National Wealth Still Depends on Making Some Stuff

Apps, patents and social media aren't enough to power an economy that provides a good living for all.

But can't it put a roof over your head?

Photographer: Andrew Harrer/Bloomberg

In general, modern-day economists tend to ignore old schools of economic thought. The main reason is that economists before World War II typically used words instead of mathematics. Another reason is that old, radical ideas are often assumed to have been discredited.

For example, many economists now love to poke fun at the physiocrats. This was a group of French 18th-century economists who believed that only agriculture created national wealth. Their idea, coming on the eve of the Industrial Revolution, was spectacularly ill-timed. Today, with manufacturing and services accounting for the overwhelming majority of every advanced economy, it’s clear that the physiocrats’ thesis was incorrect.

Yet as technology and the global economy continue to evolve in strange and unanticipated ways, I think it’s time to revisit the ideas of the physiocrats. Not the notion that agriculture is the only source of value -- that’s bonkers. But the basic idea that the measure of a country’s wealth should give special pride of place to certain types of goods and services deserves a reexamination.

Information technology is doing some strange things to our economy. First, the economy is shifting toward intangibility. Physical capital -- buildings, equipment and vehicles -- matters much less to companies these days, while intangible capital matters more

Worth a Lot, Even If You Can't Touch It

Intangible assets as share of S&P 500 market value

Source: Ocean Tomo LLC

Human skills and knowledge, networks, brand value, technological secrets and other intangible assets are now of key importance to many of the most lucrative industries. At the same time, free services such as Facebook and Twitter are ever more important to people’s lives. And the internet has brought strong network effects to many parts of the economy, creating large profits while putting some markets in danger of monopolization.

This trend has enriched the U.S. and other countries, and promises to continue to do so. But there is a danger that in embracing the world of bits, governments will neglect the old, physical economy of atoms.

First of all, physical things are more essential to a baseline standard of living. While internet-based leisure activities may be more and more central to middle-class life, the poor still struggle to get things like housing, heating and transportation. If governments let physical infrastructure like buses and trains decay, the middle classes will still be able to surf the internet in peace, but poor people will struggle to work. Meanwhile, unless governments address the falling productivity of the home-building industry and take steps to provide cheap, plentiful energy to cities, it will be the lower socioeconomic classes that suffer disproportionately. So if we care about alleviating the pain of poverty more than about making rich people’s lives even more fun, we should think about the production of the physical goods the poor need most.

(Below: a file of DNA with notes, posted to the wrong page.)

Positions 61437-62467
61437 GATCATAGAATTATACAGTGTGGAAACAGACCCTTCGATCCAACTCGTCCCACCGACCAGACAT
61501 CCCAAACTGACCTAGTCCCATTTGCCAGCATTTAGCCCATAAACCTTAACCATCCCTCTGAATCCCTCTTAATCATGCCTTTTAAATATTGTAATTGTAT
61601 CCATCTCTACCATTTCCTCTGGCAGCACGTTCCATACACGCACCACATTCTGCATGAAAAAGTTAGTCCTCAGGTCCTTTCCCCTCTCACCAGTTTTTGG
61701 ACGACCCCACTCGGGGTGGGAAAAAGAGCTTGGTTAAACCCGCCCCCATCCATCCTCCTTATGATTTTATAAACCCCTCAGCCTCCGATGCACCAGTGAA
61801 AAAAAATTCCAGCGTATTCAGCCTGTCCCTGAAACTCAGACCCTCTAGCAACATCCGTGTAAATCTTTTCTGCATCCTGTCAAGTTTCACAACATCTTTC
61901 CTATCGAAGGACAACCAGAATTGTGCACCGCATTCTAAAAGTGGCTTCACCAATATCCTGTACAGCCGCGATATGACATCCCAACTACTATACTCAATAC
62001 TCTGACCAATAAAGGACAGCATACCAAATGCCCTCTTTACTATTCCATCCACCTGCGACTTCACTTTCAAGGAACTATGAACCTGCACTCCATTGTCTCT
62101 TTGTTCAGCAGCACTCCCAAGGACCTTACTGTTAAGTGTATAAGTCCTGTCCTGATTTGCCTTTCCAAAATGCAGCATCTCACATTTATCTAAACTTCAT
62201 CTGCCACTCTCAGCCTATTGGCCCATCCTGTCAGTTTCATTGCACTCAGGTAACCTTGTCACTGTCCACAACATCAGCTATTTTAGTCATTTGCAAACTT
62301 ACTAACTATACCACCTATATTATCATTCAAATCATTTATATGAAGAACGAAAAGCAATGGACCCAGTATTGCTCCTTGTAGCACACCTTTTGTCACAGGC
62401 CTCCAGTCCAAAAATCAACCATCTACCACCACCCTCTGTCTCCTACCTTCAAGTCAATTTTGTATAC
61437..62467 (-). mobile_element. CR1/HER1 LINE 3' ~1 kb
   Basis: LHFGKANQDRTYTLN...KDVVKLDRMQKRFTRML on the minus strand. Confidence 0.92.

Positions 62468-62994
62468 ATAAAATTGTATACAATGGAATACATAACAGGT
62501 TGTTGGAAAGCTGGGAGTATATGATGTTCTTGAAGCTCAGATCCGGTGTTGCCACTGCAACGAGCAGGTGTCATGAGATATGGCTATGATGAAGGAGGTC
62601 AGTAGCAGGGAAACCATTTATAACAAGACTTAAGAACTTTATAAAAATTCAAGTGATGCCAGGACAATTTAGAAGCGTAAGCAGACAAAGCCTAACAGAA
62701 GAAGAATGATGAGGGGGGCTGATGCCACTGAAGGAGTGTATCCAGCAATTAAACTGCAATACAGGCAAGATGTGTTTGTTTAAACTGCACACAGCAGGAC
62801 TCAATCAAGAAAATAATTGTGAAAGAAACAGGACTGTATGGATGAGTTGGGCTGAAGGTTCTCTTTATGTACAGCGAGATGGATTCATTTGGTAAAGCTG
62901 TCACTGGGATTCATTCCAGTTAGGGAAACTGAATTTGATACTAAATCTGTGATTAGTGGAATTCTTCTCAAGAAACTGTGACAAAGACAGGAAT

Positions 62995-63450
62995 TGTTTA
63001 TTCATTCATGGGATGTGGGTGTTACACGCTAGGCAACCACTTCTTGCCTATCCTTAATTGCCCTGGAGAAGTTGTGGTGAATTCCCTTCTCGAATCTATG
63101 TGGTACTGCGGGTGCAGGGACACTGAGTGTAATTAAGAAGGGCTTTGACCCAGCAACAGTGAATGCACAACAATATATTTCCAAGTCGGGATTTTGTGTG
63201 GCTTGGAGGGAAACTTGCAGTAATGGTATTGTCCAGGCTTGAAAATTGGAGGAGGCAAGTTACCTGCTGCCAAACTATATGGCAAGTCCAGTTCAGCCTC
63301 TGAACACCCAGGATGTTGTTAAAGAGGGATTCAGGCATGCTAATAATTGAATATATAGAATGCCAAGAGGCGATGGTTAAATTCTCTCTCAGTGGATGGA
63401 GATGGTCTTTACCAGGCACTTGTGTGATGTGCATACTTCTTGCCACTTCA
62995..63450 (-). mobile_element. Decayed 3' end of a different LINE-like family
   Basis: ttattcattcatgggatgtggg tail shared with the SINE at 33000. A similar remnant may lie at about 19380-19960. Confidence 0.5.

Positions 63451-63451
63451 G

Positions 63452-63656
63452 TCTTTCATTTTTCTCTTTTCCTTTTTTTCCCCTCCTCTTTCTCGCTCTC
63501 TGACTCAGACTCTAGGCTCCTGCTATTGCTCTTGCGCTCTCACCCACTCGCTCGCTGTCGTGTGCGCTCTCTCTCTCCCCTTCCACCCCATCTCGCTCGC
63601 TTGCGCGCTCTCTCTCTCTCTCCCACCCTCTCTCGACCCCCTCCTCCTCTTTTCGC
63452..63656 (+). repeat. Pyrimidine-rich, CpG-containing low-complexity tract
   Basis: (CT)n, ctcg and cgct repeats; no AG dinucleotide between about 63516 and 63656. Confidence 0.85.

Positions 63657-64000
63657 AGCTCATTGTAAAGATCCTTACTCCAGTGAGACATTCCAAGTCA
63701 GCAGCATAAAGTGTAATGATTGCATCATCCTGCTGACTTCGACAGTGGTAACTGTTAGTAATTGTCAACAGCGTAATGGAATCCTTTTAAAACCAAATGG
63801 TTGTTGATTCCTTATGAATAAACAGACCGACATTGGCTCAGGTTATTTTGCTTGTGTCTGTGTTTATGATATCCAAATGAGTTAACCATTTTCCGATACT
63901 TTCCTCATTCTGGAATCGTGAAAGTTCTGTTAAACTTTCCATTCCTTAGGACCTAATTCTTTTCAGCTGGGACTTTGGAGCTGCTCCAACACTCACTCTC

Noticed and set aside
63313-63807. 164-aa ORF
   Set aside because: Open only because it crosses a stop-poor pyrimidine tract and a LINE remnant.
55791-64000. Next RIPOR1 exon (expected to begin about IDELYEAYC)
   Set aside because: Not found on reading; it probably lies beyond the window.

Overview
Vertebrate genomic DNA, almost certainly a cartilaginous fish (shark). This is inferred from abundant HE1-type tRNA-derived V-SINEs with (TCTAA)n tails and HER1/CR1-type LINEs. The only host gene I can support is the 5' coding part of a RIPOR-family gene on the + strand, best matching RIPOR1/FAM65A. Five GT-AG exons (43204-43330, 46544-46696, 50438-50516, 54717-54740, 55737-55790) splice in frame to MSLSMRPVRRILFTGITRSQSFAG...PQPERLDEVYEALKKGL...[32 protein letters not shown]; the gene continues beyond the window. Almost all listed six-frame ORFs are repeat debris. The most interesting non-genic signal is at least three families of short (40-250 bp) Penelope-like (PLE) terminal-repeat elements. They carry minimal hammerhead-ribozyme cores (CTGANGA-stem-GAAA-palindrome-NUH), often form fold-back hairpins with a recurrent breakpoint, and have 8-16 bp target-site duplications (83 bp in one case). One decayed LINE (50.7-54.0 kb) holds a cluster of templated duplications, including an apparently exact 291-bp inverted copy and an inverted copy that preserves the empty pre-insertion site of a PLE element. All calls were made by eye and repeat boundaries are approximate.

Second, physical goods act as a form of insurance. Digital goods rely on the infrastructure of the internet, and that infrastructure could fail. There’s some chance -- no one really seems to know exactly how big of a chance -- that Russian, Chinese or other hackers could make the internet unusable in the event of a war or other crisis. Also, there’s a remote possibility that ransomware, identity theft or other crimes could dramatically and suddenly raise the costs of doing business online. In either of those eventualities, countries that rely heavily on sales of digital services would be hurt much more than economies that produce more physical goods. Ensuring a robust physical economy will help make a nation less vulnerable to sudden impoverishment by sabotage of the global digital infrastructure.

Third, the intangible economy may be running into the wall of urban political economy. Knowledge-based industries require a lot of smart people to be concentrated in  cities. But because local homeowners tend to control local politics, they often oppose building enough housing to accommodate the increasing number of knowledge workers who need to cluster together. When this happens, it’s usually the poor who get pushed out of town to the forgotten fringes of the local economy.

Fourth, physical goods are a lot easier to export. Though service exports have risen, most trade is still of the material variety. For a country such as the U.S. with a long-standing structural trade deficit, focusing more on the physical economy in the present may be a way to avoid a painful adjustment in the future.

So while the intangible economy of services and knowledge is undoubtedly important to our future, the old physical economy shouldn’t be neglected. Governments need to maintain roads, public transit systems, top-notch electrical infrastructure and a high-quality affordable housing stock. They should also consider incentives to keep manufacturing industries from disappearing. Those policies might not always be optimal from a pure value-added, economic efficiency standpoint, but they can pay off in ways not measured by gross domestic product. In this increasingly ephemeral age, we might need some physiocrats to keep us down to earth.

This column does not necessarily reflect the opinion of the editorial board or Bloomberg LP and its owners.

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    Noah Smith at

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